For instance, a young school aged boy did an experiment in his own backyard, right in the middle of the garden. He packed a mound of dirt, and his plan was to measure the affects of erosion over a twelve week period, caused by elements of the weather-the wind and the rain. When his experiment began, the mound of dirt was 42 inches wide and 19 and inches tall. The second week, the dirt mound had spread more than 2 inches outward and dropped approximately 3 inches. Each week, measurements were taken and the data was charted. Unfortunately, the experiment was never finished because it was wrecked (Riordin). Nevertheless, it showed how the elements of the weather can have a great affect on bare soiled mounds, such as the one that was constructed in the Riordin's garden.
On a larger and more professional scale than that of a school boy, scientific researchers across the United States experimented with erosion. Their reason for doing so is because they wanted to understand how erosion affected different types of soil in an effort to improve agriculture. In this instance, they wanted to figure out how to best deal with the effects of erosion, while conserving water and soil at the same time. From this in depth experimentation, The Universal Soil Loss Equation was developed, which is considered by those in the field of agriculture to be one of the greatest developments in history, as it concerns the conservation of soil and water (U.S. Department of Agriculture, 2009).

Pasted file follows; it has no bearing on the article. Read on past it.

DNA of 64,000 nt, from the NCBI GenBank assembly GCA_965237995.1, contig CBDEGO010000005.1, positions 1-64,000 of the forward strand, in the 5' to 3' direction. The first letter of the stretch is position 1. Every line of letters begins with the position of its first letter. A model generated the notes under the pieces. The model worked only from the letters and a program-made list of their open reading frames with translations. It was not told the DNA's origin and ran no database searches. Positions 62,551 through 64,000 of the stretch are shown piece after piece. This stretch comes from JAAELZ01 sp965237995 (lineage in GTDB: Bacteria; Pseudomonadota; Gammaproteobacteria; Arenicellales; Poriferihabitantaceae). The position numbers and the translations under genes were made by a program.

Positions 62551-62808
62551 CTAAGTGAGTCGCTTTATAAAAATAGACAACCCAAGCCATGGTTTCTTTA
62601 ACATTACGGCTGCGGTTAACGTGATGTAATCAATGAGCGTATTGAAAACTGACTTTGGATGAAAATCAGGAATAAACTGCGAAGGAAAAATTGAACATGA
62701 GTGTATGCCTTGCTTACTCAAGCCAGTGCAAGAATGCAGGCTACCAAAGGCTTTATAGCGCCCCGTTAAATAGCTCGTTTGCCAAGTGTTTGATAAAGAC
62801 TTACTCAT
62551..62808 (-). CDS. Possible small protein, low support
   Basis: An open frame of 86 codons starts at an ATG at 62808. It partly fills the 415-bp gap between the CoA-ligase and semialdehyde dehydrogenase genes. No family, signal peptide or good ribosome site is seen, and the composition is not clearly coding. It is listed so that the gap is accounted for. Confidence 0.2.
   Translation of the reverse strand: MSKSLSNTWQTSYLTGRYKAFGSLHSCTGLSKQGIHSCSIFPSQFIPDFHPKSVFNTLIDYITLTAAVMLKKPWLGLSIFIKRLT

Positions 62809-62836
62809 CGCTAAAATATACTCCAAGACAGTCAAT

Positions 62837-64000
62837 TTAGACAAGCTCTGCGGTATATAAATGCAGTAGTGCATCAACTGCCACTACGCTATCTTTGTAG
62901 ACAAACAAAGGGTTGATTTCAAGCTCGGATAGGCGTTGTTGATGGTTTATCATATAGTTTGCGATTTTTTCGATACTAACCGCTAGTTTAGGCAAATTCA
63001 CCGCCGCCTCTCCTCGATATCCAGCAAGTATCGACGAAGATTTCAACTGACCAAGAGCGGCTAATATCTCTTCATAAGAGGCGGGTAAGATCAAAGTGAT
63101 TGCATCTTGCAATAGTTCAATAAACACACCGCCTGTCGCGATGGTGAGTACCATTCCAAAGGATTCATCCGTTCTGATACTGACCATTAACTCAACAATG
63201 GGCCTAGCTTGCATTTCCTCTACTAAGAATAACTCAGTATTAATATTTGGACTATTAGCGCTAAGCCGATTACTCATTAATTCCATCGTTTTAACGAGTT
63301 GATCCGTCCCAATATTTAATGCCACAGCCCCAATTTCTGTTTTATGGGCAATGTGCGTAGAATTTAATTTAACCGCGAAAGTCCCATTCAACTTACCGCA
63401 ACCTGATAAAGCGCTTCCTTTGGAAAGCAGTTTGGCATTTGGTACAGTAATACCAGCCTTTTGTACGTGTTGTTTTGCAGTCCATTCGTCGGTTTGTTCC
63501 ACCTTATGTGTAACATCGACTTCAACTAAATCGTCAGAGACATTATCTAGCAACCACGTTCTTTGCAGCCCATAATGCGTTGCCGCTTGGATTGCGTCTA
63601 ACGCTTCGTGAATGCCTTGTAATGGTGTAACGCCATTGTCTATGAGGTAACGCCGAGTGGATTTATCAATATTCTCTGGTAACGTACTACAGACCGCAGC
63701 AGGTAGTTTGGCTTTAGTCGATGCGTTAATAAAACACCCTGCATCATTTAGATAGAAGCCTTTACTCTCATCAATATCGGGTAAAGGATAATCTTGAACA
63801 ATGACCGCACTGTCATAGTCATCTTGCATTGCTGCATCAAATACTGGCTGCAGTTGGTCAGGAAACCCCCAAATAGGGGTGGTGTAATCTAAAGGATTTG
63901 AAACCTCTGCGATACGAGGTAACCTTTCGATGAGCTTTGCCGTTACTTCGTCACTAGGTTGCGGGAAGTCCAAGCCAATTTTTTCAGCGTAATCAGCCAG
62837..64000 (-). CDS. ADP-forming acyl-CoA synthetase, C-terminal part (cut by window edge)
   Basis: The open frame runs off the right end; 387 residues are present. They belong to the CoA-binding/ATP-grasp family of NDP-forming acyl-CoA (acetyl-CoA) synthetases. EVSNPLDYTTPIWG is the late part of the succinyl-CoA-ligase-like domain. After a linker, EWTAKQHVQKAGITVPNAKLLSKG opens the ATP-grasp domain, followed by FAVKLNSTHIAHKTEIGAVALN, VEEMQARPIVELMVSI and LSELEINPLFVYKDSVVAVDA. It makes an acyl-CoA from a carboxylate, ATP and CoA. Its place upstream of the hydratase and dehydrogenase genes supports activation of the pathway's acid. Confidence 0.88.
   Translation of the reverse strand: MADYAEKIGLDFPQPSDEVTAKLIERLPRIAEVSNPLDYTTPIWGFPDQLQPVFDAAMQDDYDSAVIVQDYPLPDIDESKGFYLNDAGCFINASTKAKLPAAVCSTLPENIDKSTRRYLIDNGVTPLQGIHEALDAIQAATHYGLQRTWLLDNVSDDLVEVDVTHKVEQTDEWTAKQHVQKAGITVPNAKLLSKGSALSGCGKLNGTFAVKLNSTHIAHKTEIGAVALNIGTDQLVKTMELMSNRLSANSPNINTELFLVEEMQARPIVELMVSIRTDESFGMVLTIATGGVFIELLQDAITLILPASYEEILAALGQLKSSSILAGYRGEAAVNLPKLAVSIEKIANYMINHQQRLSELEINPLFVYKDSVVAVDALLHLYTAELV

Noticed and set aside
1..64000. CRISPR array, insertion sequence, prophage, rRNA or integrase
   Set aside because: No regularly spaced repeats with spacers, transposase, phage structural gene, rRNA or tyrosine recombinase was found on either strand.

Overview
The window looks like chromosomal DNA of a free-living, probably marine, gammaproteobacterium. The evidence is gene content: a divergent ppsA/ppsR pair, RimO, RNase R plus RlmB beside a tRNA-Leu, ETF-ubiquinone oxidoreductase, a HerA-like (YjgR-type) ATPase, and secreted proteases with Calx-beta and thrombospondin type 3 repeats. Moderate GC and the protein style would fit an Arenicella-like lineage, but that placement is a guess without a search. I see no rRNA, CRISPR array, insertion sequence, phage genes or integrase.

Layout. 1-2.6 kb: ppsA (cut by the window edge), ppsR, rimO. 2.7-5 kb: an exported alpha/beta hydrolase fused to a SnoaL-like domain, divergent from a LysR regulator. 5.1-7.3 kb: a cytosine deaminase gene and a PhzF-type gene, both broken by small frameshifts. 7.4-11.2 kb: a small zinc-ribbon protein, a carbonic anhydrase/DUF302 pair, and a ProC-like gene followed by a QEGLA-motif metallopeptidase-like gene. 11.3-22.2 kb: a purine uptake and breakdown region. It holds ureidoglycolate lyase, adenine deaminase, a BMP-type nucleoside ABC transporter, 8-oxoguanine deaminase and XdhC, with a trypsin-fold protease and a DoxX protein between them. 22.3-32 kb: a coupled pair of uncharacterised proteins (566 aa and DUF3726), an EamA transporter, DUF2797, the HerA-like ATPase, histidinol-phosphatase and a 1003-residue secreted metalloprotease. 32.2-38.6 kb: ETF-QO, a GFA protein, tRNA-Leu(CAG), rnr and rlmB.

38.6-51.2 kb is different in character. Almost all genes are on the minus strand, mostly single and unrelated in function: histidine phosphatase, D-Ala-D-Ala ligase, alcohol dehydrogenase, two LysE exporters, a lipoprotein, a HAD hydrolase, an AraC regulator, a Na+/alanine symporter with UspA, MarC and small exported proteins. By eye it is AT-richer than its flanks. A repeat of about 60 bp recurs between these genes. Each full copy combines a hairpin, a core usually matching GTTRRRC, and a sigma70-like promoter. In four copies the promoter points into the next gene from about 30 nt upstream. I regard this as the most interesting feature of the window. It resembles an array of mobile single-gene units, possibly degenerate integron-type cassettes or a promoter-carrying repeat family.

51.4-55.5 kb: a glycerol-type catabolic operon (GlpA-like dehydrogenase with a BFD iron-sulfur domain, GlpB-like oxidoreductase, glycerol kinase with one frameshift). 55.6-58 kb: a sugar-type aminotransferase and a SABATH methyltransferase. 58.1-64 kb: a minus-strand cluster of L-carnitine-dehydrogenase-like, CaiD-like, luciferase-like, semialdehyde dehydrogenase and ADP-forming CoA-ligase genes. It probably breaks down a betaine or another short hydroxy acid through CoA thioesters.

Research began in central Utah in the year 1912 on land that was overgrazed and no longer fit for use at the time. A.W. Sampson and Associates were the ones who conducted experiments during this time and at this location. In 1917, field erosion plot research was conducted in Missouri by M. F. Miller and his other colleagues. In 1929, congress provided $160,000 of funding to erosion research, as a result of the severe drought that was faced, as well as the Dust Bowl storms that took place. As resource continued, the equation was perfected, and so were water and soil conservation methods. Today, software has been designed from this exact equation that is in use by the Department of Agriculture, as well as commercial farmers (U.S. department of Agriculture, 2009)
Because we are working with stiff time constraints, we will not be able to conduct such long and drawn out experiments. We must experiment with erosion on a smaller time scale, and the experiment must take place in an environment that we can easily control. The experiment that is being conducted in this case will consist of three dirt mounds, ten inches high, that are built upon a tray lined with paper, all of them constructed differently. One dirt mound will consist of dirt that is packed together to form a sort-of mountain. The sides will be steep, and the top will be flat. The second mound will be constructed exactly the same; however, there will be a flat layer of pottery clay on top of the flat part of the mound. The third mound will be constructed in the same fashion as the other two, but this one will have grass seed planted on it. The seed will be planted on top, as well as on all sides. The dirt is to be a bit wet, but not too wet, so as to be able to properly form the mounds. All three of the mounds will be kept near a sunny window to simulate the environment of nature outdoors, as this type of environment is realistic, as it will enable the grass to grow and the artificial rain to dry up.
Once all mounds are formed and the experiment